Surge in firearms amid COVID-19 pandemic
Fears about COVID-19 and its broader societal and economic impacts have fueled a rush on gun stores. The presence of a gun in a domestic violence situation increases the risk of homicide by 500%.
Data released by the hotline on March 25 shows that roughly 6 percent of the 951 callers who mentioned the COVID-19 crisis between March 10 and March 25 also said that they had been threatened or harmed with a gun. Callers who mentioned COVID-19 were more likely to mention guns than callers who did not. Research shows that an abuser with access to a gun is five times more likely to kill his victim than one without. Even when abusers do not shoot or kill their victims, Ray-Jones said, they often use the threat of gun violence to rape, terrorize, or to hold them hostage. Ray-Jones said reports that many people buying guns now are first-time gun owners with no training or experience are also troubling, since novice owners are more likely to store a gun unsafely or fire one accidentally. “Surging gun sales and shelter-in-place orders are leaving domestic violence victims trapped with their abusers, who, in America, have easy access to guns, and that is a deadly combination,” said Shannon Watts, founder of the gun safety group Moms Demand Action, in an interview.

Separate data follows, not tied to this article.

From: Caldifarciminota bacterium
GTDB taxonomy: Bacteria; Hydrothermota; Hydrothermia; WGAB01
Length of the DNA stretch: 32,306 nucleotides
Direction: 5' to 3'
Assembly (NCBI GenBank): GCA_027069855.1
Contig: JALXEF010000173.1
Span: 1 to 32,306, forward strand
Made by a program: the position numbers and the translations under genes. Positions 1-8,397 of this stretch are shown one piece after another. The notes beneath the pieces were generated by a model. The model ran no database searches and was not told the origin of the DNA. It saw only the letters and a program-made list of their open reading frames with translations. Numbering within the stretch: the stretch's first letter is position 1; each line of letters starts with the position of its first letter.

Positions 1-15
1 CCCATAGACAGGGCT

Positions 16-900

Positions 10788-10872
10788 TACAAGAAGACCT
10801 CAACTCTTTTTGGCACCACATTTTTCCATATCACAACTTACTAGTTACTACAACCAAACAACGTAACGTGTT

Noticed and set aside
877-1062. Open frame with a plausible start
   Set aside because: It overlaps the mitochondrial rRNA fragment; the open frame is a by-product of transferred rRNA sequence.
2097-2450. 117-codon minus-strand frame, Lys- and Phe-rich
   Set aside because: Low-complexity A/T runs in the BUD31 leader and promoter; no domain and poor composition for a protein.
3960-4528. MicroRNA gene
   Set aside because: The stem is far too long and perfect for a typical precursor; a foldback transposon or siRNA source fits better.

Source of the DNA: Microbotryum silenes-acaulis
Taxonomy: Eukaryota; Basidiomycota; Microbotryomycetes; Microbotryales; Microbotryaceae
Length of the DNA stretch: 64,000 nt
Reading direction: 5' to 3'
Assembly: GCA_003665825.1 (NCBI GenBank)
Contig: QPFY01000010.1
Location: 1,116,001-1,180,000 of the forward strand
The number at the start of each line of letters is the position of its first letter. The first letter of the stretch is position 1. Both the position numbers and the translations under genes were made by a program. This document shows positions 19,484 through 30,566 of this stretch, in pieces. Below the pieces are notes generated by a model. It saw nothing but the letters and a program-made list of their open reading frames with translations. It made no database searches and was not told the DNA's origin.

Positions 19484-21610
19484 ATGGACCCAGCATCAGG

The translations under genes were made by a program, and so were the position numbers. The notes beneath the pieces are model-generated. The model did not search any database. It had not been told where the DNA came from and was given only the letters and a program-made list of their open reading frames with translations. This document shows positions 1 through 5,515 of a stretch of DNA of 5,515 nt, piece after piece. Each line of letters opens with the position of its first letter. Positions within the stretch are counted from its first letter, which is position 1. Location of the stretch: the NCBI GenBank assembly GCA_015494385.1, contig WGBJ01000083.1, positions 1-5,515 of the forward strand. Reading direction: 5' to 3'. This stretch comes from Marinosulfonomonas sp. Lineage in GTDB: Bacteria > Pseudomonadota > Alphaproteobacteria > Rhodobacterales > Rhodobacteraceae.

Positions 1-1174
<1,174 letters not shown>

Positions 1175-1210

[P1] Surge in firearms could increase the numbers of domestic violence cases.